The British garden writers - and other media garden people - had their annual Garden Media Guild bash in London this week and judging by the tweets from the pub afterwards it was quite an event. The next day, the tweets were all about going back to the pub to retrieve phones, coats, and underwear thoughtlessly forgotten in the fun the night before. I really missed it, this year - I'm on the wrong side of the Atlantic.
But, for gardeners on both sides of the Atlantic, the awards point to books, websites and other outlets for the expression of garden writing and horticulural insight of all kinds of which we should all take note. So here’s a few winners and finalists that my transatlantic readership in particular will find interesting or amusing.
The Website of the Year award went to Thinking Gardens (left, click on the image to go to the site). Quite right too. Anne Wareham, who runs the site, is committed to realistic garden criticism and campaigns against the platitudinous puffs that fill so many garden magazines or, as Anne puts it more effectively, are “caught in a fixed tradition of relentless admiration”. Why don’t writers about gardens write about them in the same way film critics write about films?
Blog of The year went to Midnight brambling, from Lia Leendertz. I like it because Lia brings together domestic life and garden life – and in particular because it’s well written. She doesn’t post very often, but her blog is always worth reading. Amongst the finalists, Mark Dianco’s Otter Farm blog may bewilder some Americans but they'll certainly find it intrigung. Described as “a window into what's happening at the UK's only climate change farm - where we're planting olives, peaches, pecans, persimmons, apricots, szechuan pepper, vines” but lurching off into his entertaining asides. It’s very English. And all the better for that.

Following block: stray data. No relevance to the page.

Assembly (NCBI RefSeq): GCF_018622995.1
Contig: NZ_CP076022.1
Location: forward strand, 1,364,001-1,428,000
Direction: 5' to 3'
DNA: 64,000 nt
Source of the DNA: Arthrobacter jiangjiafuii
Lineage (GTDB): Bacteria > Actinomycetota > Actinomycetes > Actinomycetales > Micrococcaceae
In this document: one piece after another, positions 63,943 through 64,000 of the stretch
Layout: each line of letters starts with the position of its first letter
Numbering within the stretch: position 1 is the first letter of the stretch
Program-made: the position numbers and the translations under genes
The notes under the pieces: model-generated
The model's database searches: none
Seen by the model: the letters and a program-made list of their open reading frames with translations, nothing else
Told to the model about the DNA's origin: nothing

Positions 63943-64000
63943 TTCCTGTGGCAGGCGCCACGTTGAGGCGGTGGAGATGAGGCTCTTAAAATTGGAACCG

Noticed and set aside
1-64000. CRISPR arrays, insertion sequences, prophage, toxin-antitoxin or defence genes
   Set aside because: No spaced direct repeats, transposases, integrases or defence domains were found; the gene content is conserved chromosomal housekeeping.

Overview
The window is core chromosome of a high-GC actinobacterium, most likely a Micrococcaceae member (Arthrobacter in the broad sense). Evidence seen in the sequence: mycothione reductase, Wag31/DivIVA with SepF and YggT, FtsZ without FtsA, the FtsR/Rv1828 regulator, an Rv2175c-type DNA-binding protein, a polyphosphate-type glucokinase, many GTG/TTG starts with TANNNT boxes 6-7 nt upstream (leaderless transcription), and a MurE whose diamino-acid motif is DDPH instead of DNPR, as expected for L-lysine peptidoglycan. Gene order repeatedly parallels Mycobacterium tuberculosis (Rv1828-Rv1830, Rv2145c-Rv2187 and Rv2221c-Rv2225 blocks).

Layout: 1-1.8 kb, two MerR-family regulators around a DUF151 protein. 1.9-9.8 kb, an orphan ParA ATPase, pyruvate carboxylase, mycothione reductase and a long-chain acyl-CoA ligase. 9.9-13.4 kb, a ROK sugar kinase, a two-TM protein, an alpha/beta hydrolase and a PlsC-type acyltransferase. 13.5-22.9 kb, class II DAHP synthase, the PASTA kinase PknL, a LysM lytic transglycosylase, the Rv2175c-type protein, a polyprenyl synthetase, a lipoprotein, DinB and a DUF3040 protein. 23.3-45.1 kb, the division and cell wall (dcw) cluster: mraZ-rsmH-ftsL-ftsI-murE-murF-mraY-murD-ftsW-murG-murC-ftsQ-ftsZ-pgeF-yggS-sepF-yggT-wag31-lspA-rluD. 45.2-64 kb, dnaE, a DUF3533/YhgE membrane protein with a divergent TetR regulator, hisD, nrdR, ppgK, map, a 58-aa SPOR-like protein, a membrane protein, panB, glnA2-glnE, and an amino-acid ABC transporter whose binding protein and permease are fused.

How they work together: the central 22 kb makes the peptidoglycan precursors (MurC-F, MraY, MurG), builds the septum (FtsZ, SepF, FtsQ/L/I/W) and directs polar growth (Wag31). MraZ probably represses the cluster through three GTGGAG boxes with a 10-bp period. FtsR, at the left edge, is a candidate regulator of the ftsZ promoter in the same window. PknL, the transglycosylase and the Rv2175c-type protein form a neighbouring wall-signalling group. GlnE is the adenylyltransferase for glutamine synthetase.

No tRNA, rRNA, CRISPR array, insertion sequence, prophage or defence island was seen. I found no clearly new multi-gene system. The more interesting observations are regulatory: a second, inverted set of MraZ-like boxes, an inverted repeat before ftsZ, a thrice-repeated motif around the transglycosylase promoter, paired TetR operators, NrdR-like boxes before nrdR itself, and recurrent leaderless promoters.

Of the award winning books, for Transatlantic readers I’d pick out The Kew Plant Glossary: An Illustrated Dictionary of Plant Identification Terms. As the judges said: “Thrill to the fact that not only will technical terms from abaxial to zygomorphous be at your fingertips, but that you will understand them.”!! This is an issue whose complexities befuddle many gardeners around the world – trust me, this book will help.
Of the journalism awards finalist Victoria Summerley of The Independent should have appeal beyond Britain’s shores especially in highlighting the idiosyncrasies of Britain’s gardens - not to mention its gardeners - as in this piece on colour. Sparky writing, and always a sense of fun. But: please will her newspaper’s website banish those huge and horrid pop up ads that blot out everything just as you're startibng to read? You can always check her Victoria's Backyard blog as well.
And finally, every year the members of the British Garden Media Guild votes for a Lifetime Achievement Award. This year, the award to photographer Andrew Lawson. If you’ve opened a garden book or magazine you’ve seen his work. Crucially, it seems to me, he trained as a painter and looking at plants and gardens as an artist seems to infuse everything he does.
OK… That’s just a few. You can check out the whole list of awards here. People not mentioned - don’t be offended, no room here for all fine work that was honoured. And, sorry, but there’s not much interest in broadcasting awards for shows never seen over in California and Nebraska. And anyway... if I go on too long, everyone will click off somewhere else. Congratulations, everyone. [And I lied about the underwear - I hope...]